UPDATE: Wonk Room has an excellent critique of the Revkin piece here where he points out, among other things, that “Revkin Cites A Paper’s Argument Without Disclosing The Paper Cites Revkin”! I have also made some changes in word choice that I explain below.
The lead climate reporter for the New York Times, Andy Revkin, remains stuck in the he-said she-said school of climate journalism that typifies everything wrong with the traditional media’s coverage of the issue of the century.
Indeed, if we were to apply his analysis to his own work, then it would be fair to say that there is no difference between Andy Revkin and George Will — especially since Revkin altered a key word in a major report — he exaggerated — to make his case against Gore stronger.
[Note to Andy: As I reread this, I STILL really think you need to make a correction/retraction.]
His latest “News Analysis” piece, “In Debate on Climate Change, Exaggeration Is a Common Pitfall,” manages to equate the recent 99.5% disinformation-filled (and widely debunked) op-ed by George Will — that Will and the Washington Post still stand by some 10 days later (see here) — with the 99.5% accurate, science-based (and Nobel-Prize winning) talk/slideshow that Gore has developed over the decades, and which, when it was pointed out he slightly overstated what could be said about one slide, Gore quickly pulled it.
Apparently, to Revkin, if during an extended discussion about climate-related issues you make a single statement that — while not provably incorrect — is not 100% backed up by the scientific literature you cite, you are no different then someone who just repeats huge amounts of long-debunked disinformation.
So let’s apply that to Revkin. A year ago, he wrote an article that helped sell the “global cooling” meme. It had a chart labeled “An Unusually Cold Winter,” when in fact, as I pointed out that “January was the 31st warmest on record” since 1880 (see “Media enable denier spin 1: A (sort of) cold January doesn’t mean climate stopped warming“). Does that story make Andy no different than Will?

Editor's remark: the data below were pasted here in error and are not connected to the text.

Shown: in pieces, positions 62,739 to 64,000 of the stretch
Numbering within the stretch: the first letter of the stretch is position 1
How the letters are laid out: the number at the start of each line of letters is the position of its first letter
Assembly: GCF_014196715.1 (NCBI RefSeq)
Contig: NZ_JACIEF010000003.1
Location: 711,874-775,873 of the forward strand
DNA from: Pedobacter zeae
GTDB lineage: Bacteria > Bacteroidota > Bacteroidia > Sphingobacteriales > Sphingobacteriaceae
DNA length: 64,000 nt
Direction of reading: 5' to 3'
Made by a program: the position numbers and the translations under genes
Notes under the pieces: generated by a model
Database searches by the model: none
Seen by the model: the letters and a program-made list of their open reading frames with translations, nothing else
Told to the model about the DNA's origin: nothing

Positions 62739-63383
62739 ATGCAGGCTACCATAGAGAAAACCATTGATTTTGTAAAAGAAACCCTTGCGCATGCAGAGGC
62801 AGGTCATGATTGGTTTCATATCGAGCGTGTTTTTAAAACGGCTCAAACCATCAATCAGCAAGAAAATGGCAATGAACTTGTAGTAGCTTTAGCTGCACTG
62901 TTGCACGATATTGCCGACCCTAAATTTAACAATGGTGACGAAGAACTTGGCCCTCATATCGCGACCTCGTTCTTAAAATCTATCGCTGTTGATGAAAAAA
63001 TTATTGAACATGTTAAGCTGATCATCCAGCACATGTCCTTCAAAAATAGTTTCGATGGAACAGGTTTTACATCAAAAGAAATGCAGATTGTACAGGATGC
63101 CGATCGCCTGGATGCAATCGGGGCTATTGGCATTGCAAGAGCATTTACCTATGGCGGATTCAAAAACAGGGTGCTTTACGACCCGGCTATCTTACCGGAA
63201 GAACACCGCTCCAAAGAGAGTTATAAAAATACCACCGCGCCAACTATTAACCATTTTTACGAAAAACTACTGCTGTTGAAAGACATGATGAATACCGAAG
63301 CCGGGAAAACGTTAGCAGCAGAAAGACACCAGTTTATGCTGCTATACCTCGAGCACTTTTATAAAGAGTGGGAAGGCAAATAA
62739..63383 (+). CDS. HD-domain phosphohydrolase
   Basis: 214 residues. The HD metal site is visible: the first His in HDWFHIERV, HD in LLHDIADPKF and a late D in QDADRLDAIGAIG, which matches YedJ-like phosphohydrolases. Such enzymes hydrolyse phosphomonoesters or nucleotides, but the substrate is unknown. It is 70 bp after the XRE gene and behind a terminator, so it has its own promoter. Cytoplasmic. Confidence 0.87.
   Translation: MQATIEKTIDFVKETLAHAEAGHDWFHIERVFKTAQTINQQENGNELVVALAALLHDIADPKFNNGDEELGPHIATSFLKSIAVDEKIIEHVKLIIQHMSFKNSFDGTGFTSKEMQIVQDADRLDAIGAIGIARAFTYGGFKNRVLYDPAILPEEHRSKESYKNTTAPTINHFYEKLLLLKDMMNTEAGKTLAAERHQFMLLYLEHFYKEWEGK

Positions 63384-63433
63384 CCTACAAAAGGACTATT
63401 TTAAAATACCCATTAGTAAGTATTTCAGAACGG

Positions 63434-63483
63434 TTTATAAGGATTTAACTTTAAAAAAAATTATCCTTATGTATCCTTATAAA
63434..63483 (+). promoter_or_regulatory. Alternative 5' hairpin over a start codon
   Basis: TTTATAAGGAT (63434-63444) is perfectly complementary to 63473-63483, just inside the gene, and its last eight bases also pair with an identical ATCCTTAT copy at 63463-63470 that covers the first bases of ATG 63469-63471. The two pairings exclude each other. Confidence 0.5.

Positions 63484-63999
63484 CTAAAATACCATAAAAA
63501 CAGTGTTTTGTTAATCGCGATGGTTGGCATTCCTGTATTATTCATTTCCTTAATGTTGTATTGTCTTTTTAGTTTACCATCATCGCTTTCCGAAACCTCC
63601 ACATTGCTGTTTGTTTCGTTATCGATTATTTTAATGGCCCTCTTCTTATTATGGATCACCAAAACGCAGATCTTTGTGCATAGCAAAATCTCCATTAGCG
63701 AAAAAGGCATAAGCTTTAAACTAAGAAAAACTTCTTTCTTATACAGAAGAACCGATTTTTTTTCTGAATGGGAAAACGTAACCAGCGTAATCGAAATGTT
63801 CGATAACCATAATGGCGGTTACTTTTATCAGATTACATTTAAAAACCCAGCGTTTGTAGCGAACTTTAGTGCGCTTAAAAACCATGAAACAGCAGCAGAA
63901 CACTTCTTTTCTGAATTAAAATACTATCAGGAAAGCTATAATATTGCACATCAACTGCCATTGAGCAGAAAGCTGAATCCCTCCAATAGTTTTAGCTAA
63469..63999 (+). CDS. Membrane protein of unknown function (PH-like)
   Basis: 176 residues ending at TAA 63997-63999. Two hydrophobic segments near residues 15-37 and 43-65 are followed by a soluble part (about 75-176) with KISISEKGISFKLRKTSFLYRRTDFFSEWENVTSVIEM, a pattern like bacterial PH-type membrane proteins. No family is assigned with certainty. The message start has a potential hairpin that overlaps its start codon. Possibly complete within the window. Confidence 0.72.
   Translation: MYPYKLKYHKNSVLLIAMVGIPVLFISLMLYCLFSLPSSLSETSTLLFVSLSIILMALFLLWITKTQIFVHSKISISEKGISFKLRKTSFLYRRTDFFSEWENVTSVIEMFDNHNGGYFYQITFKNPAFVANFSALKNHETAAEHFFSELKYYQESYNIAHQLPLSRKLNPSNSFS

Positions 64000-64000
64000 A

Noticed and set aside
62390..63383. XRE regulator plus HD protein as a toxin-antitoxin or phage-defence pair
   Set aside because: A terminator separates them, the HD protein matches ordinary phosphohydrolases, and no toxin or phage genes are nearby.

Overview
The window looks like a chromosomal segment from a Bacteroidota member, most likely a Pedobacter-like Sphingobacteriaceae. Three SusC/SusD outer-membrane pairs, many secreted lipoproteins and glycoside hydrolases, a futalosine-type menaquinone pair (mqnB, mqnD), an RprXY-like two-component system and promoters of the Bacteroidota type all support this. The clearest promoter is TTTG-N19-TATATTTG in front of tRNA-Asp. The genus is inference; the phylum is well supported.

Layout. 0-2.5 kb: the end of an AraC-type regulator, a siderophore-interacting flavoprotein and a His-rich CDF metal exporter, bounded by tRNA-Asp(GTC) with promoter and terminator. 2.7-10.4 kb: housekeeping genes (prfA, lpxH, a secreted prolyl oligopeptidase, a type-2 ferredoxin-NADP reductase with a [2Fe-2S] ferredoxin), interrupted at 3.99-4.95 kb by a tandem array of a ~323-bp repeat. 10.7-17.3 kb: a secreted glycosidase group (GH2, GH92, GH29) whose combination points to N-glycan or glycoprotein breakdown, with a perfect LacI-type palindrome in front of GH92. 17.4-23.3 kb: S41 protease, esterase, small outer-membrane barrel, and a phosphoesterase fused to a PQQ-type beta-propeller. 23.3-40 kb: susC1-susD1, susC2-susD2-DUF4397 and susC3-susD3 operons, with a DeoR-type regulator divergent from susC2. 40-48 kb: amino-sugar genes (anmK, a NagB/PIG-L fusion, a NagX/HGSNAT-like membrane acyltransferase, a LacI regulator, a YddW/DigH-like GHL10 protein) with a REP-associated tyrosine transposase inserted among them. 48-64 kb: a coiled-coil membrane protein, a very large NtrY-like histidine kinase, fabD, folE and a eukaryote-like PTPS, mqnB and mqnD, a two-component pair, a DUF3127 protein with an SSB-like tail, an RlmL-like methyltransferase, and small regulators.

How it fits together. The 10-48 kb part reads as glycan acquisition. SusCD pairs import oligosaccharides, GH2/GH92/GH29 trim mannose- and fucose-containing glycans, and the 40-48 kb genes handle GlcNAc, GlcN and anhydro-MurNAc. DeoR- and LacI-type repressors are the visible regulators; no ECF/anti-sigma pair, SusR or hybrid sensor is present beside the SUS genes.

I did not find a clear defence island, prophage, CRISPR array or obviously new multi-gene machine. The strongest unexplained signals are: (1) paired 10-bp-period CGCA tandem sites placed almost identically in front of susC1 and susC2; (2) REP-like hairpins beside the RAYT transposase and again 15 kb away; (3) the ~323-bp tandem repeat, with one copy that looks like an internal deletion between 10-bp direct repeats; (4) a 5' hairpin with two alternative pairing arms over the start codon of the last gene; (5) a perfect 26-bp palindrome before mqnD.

[As a telling aside, Andy wrote a comment to that post: “To have my story lumped in with a quick blog post that did cite some of the spin as fact is neither accurate nor useful.” Gosh, Andy, you don’t like your thoughtful, though partially mistaken, piece “lumped in” with some “spin.” I guess people who live in green houses shouldn’t throw stones. You are right, though, lumping Gore in with Will is neither accurate nor useful.]
And just to be clear here, this is hardly the only misstatement Andy has made. As I detail here, Andy wrote in a different story:
With or without the threat of human-caused climate disruption, it’s clear the world lacks the menu of energy options it will require to avoid trouble as the human population heads toward 9 billion people (more or less), all seeking a decent life….
By some credible estimates, triple today’s fossil-based energy supply is likely to be required by mid-century.
Do these statements — which hardly represent a clear-cut scientific consensus and I would argue are actually wrong — turn Andy Revkin into George Will? They do by his standards. [Note also that the link he cited doesn’t support his statement.]
And let’s look exactly at what Gore did “wrong” according to Andy:
Mr. Gore, addressing a hall filled with scientists in Chicago, showed a slide that illustrated a sharp spike in fires, floods and other calamities around the world and warned the audience that global warming “is creating weather-related disasters that are completely unprecedented.”
… Mr. Gore removed the slide from his presentation after the Belgian research group that assembled the disaster data said he had misrepresented what was driving the upward trend. The group said a host of factors contributed to the trend, with climate change possibly being one of them. A spokeswoman for Mr. Gore said he planned to switch to using data on disasters compiled by insurance companies.
So what did that group say (here):
Indeed, justifying the upward trend in hydro-meteorological disaster occurrence and impacts essentially through climate change would be misleading. Climate change is probably an actor in this increase but not the major one — even if it impact (sic) on the figures will likely become more evident in the future.
Yes, that’s right, Andy Revkin changed “probably” into “possibly.” Revkin weakened the wording from a major report — he exaggerated — to make his case against Gore seem stronger.